To some, there's only one way to deal with a drug addict repeatedly getting in trouble: prison.
But for Claudia Marini, it's that kind of approach that took the the life of her once straight-A 22-year-old daughter, Madison.
“I said, ‘If you don’t do this today, we won’t be back on [Jan. 3], because she’ll be dead," Claudia recalls saying to a North Carolina judge as she begged him to send her daughter not to jail, but rehab.
Claudia was right. Days later, Madison was found dead of an apparent overdose.
“She was alone,” Claudia said, reports WGHP. “She had died alone, in the bathroom in a Taco Bell.”
Only a few hours earlier, Madison had told her mother she loved her -- and expressed remorse.
Now all Claudia has left are memories.
“It’s devastating that, as a mom, that what I hang on to every day of my 22-year-old daughter is a piece of her hair,” added a sobbing Claudia, holding a bag containing her child's hair.
Claudia describes Madison as a young, vibrant lady full of life with a promising future.
“Even though she was 22, every time she opened a gift it was like she was 5,” Claudia said, recalling the last Christmas she spent with her daughter.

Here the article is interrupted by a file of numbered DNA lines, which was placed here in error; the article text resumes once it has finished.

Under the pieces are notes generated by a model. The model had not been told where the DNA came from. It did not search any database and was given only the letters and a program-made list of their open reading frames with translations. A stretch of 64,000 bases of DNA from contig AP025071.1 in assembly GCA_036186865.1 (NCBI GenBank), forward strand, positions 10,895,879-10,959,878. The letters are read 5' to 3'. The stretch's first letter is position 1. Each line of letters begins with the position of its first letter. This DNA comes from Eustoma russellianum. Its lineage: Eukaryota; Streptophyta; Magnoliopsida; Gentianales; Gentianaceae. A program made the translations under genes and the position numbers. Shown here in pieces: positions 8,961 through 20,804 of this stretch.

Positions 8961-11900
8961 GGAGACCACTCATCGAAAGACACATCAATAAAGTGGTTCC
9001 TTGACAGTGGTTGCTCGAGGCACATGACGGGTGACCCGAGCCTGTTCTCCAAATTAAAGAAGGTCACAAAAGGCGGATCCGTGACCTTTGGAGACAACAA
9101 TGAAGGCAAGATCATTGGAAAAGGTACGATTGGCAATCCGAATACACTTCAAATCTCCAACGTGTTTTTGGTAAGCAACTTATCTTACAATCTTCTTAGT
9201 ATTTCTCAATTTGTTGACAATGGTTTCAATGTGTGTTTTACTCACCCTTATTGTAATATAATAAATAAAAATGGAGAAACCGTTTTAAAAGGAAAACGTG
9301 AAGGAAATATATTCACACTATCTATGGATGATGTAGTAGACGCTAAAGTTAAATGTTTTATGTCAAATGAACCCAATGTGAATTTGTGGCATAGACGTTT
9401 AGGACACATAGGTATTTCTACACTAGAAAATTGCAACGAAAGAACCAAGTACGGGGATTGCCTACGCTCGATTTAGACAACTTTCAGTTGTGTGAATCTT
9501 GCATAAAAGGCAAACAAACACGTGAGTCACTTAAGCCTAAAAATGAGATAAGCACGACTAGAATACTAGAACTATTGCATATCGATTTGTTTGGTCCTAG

Claudia now hopes that her personal tragedy can serve to educate the public and prevent similar deaths.
What may be most needed to save lives in the future is one gift Madison reportedly had in spades.
“She had so much compassion deep in her," recalls Claudia. "She loved to read and sing, and she was brilliant."
Claudia believes that the justice system does not appropriately deal with drug addicts, arguing that they need improved correctional facilities and rehabilitation -- not jail time.
“She wasn’t a criminal," Claudia said. "They’re not criminals, they’re sick, it’s an illness, they’re sick."
However, while many agree reform is needed, some think jail is the compassionate way to help addicts.
"The threat of jail keeps people in recovery," argues addiction psychiatrist Ed Gogek in Newsweek.
Other experts disagree.
"[Addicts] waste time and come out of prison without the necessary skills to be sober," writes Promises Austin, one of the nation's leading addiction treatment centers. "The inability of judges to exercise leniency, or to sentence minor offenders to treatment instead of time in prison, has led to unprecedented numbers of addicts in prison, most of whom committed nonviolent crimes."